Cultures & Traditions
The Paracas culture is named after a desert peninsula on the southern coast of Peru. The deserts of the Paracas peninsula, whose name means “sand falling like rain,” have preserved fragile objects deposited in cemeteries some 2,000 years ago. In the late 1920s, Peruvian archaeologists recovered more than 400 textile-wrapped funerary bundles from Paracas excavations. Ceramic vessels attributed to the Paracas culture have been found on the peninsula and in nearby valleys.
DMA Teaching Packet, 1993.
Bonnie Pitman, ed., "Vessel depicting a falcon (1976.W.85)," in Dallas Museum of Art: A Guide to the Collection (New Haven, CT: Yale University Press, 2012), 24.
Read more about the Paracas culture.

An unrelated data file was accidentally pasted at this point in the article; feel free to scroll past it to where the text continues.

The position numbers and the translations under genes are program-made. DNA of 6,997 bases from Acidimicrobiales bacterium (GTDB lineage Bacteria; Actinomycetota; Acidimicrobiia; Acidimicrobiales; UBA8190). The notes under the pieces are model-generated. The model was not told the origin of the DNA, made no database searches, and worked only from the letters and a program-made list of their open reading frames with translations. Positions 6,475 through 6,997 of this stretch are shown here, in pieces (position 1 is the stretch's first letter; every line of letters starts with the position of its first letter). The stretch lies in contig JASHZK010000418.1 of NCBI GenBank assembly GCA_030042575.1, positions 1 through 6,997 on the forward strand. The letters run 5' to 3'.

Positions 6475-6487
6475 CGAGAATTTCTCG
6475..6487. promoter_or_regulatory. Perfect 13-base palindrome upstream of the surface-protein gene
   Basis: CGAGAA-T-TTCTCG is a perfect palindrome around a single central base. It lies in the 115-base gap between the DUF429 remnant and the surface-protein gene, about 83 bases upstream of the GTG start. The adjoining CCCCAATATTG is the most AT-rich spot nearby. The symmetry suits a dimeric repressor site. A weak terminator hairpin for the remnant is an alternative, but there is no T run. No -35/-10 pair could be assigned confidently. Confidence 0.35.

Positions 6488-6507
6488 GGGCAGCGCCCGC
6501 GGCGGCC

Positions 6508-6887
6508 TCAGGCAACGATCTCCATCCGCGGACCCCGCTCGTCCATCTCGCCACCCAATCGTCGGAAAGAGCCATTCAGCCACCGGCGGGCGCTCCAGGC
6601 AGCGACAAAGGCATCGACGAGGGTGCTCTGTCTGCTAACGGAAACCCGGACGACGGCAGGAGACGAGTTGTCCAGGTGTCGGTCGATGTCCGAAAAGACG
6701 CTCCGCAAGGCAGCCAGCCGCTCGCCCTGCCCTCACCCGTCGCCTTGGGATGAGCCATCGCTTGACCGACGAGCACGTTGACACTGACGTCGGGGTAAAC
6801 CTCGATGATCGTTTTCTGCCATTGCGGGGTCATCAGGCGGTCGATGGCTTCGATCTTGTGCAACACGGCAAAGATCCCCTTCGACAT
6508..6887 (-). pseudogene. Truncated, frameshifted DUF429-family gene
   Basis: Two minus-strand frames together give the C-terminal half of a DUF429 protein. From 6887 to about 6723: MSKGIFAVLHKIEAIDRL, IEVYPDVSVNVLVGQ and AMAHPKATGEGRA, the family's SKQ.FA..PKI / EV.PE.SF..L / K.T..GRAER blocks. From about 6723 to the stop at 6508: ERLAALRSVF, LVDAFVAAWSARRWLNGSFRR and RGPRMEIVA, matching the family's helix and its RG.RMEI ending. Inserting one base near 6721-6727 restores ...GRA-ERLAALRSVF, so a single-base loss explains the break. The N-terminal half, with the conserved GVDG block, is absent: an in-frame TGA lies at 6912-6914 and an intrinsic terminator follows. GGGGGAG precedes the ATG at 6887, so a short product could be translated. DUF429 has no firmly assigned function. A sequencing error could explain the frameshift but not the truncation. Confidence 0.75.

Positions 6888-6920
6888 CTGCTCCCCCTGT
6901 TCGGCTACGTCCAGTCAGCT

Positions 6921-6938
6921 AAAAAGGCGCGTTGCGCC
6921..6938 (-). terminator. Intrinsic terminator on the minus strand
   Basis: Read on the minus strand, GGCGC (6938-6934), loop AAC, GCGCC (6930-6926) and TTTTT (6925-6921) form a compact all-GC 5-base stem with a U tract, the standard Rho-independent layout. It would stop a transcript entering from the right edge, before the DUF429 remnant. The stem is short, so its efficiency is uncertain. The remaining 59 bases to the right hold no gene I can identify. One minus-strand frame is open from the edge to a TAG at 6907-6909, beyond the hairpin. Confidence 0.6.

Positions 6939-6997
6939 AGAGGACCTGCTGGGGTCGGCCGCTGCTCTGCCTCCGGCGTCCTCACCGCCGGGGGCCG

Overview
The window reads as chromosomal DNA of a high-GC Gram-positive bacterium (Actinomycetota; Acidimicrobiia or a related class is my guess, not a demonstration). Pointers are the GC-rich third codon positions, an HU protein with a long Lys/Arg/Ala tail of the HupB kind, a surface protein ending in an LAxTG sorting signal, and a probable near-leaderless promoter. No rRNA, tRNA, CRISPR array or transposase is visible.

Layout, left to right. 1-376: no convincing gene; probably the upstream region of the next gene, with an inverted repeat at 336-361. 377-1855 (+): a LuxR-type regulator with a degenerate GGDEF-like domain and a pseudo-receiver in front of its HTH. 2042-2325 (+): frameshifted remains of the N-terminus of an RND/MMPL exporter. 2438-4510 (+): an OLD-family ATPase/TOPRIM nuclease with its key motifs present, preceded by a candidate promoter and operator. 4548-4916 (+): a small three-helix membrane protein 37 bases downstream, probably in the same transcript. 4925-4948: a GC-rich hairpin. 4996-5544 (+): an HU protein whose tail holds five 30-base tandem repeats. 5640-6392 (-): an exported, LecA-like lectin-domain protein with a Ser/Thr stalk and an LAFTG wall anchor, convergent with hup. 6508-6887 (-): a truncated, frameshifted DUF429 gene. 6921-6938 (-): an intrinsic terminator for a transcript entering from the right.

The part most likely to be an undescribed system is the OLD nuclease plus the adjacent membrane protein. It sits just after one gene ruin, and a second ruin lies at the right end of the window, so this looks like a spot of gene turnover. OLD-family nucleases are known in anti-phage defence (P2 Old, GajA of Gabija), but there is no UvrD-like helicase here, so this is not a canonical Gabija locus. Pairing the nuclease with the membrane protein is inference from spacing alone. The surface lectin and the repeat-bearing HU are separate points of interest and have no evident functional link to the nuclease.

Dumbarton Oaks Research Library and Collection
Read an article by scholar Ann H. Peters about reconstructing the lost context of objects found at the Paracas Necropolis for the Dumbarton Oaks Project Grant (2005-2006).
Paracas Archaeology Research Resources
Read an article by scholar Ann H. Peters about “tattooing” on a number of individuals from the Paracas Necropolis.
Textile Society of America: Symposium Proceedings
Download a transcription of a lecture by scholar Mary Frame about the question of symmetry in Andean textiles.